MIAMI - The ocean view at Bayfront Park has been a tourist attraction for decades.
"From far away, you look at it, and you go, 'Wow, it looks fantastic,'" Gus Arango, who works near the park and takes his children there on the weekend, said.
But when you get up close to the sea wall, the view takes a different turn.
"Styrofoam cups, beer cans, (and) cartons everywhere," explained Arango. "The trash sometimes gets smelly. You can't even stand here and enjoy the view."
Even tourists like Chris Martin visiting from Sydney, Australia, noticed the trash tucked into the crevices of the rock wall.
"All various types of rubbish, flip flops, (and) plastic bottles. When you are on the edge, you can clearly see it's been washed in," Martin said.
"I know we have better pride than that," said Arango, "As a city, I think a lot of people who walk through don't realize what's going on in here. And if they were made aware of what's actually happening here, I think a lot more people would actually take a step forward to actually do something about it and help out or push the right people to actually take care of this stuff."
Staff at Bayfront Park Management Trust are in charge of daily maintenance. The volunteers come in on a monthly basis to help clean up and tackle some of the more detailed work on the sea wall not on a daily basis.
Trash from the water and people on land piles up at Bayfront Park, where volunteers are tasked with daily cleanups to keep the waterfront property beautiful.
"Yes, we are responsible and we do take care of the rocks," said Bayfront Park Management Trust Executive Director Timothy F. Schmand. "It's the resources that we can put against it. You know it is sort of a Sisyphean task. If you familiar with Sisyphus, he's a man who was condemned by the Greek gods to push a rock up a hill and when it got to the top of the hill it rolled back down. And that's the way it works with cleaning the rocks at Bayfront Park. You go out, you could spend 12 hours, 14 guys, have them spotless, come back the following day and the rocks will be a mess again," explained Schmand.
While revenue from events like the Ultra Music Festival and the Mercedes-Benz Corporate Run helps pay for the park's maintenance, "we receive no government funding," said Schmand, "so we operate solely on earned income."
Schmand said the trash is a two-pronged problem: there's debris washed up from the bay by tides and wind and then there's the junk visitors toss from the land.
"The question to me is not our ability to clean the sea wall," said Schmand. "The goal for me is how do you convince people to quit throwing stuff in the bay?"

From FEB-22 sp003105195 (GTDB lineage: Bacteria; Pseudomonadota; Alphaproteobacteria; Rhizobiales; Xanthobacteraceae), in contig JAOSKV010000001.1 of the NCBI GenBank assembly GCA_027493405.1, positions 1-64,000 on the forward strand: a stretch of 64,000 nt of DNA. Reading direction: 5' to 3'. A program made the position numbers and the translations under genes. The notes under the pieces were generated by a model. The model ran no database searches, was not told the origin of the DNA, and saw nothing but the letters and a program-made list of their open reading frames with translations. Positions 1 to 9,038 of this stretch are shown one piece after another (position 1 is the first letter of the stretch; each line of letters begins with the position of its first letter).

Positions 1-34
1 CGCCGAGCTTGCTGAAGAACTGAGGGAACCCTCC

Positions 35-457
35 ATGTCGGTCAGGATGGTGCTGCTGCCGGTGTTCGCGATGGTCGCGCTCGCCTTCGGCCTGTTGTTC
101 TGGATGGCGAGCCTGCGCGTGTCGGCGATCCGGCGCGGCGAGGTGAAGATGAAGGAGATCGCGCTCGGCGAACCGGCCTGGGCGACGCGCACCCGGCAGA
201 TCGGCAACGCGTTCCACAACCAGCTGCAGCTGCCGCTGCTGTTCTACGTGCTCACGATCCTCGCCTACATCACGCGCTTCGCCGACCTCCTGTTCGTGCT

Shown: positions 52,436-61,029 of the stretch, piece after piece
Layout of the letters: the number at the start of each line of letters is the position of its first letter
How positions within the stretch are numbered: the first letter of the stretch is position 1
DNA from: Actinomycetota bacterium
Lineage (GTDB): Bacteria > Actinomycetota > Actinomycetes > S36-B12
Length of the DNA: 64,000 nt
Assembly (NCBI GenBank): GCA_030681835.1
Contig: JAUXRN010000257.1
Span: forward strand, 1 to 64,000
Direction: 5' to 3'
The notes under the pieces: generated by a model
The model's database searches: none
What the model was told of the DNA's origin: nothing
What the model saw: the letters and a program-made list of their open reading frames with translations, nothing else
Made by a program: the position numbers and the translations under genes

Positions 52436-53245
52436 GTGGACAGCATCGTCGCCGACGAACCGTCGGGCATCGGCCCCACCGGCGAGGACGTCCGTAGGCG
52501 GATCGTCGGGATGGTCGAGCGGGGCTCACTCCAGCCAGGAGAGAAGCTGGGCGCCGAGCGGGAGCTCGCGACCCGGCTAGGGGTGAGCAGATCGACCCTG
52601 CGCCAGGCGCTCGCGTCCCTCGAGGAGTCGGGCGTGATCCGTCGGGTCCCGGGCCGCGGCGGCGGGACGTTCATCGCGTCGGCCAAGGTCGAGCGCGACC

Arango said it is a matter of civic pride: "Quarterly or monthly cleanup would actually help, but common sense people, actually just not throwing stuff because they are too lazy to walk to a trash can, would actually help as well."
But there's another underlying cause.
"We are one of the largest homeless shelters in Miami," said Schmand. "Each night, we have upwards of 100 people sleeping in the park. Those people bring with them cardboard, food products, and general stuff that is necessary when you are out on the street. When they get up in the morning, they leave that behind."
Schmand showed Local 10 News the piles of garbage collected in just one morning from a small section of the park.
The Miami-Dade County Homeless Trust counted at least 80 homeless people at Bayfront Park back in September. The effort was part of its "Strike Force: Urban Core" program to place every homeless person counted in either Permanent Supportive Housing or Rapid Re-housing.
When it comes to the sea wall, workers remove large debris and pick out trash by hand.
Volunteers help with detailed work on a semi-monthly basis.
"The stuff here is so embedded," said Arango, "that you have to bring a truck to suck it out or the rats are going to keep feeding off of it and it is never going to stop."
Schmand said they have tried sucking out the trash with a Billy Goat, an outdoor vacuum, "but the salt water in the inner workings causes it to deteriorate to the point that it doesn't work anymore. So then we thought what if we got the people who vacuum out grease traps and toilets and everything to come down here with their trucks and have them vacuum the stuff off the sea wall because their suction is far grander than ours and they could probably do a better job. When we talked to them, they pointed out the issue that we had already discovered, the salt water in the inner workings of their equipment would cause their equipment to deteriorate so they opted not to do it."
Schmand invites Arango, and others who may be concerned about trash littering the rocks at Bayfront Park, to join volunteer groups who help clean up Bayfront Park.
If you'd like to help clean up the Bayfront Park shoreline, the Forever Bloom Alliance is hosting a cleanup on Saturday, Nov. 14, from 8 a.m. to 2 p.m.
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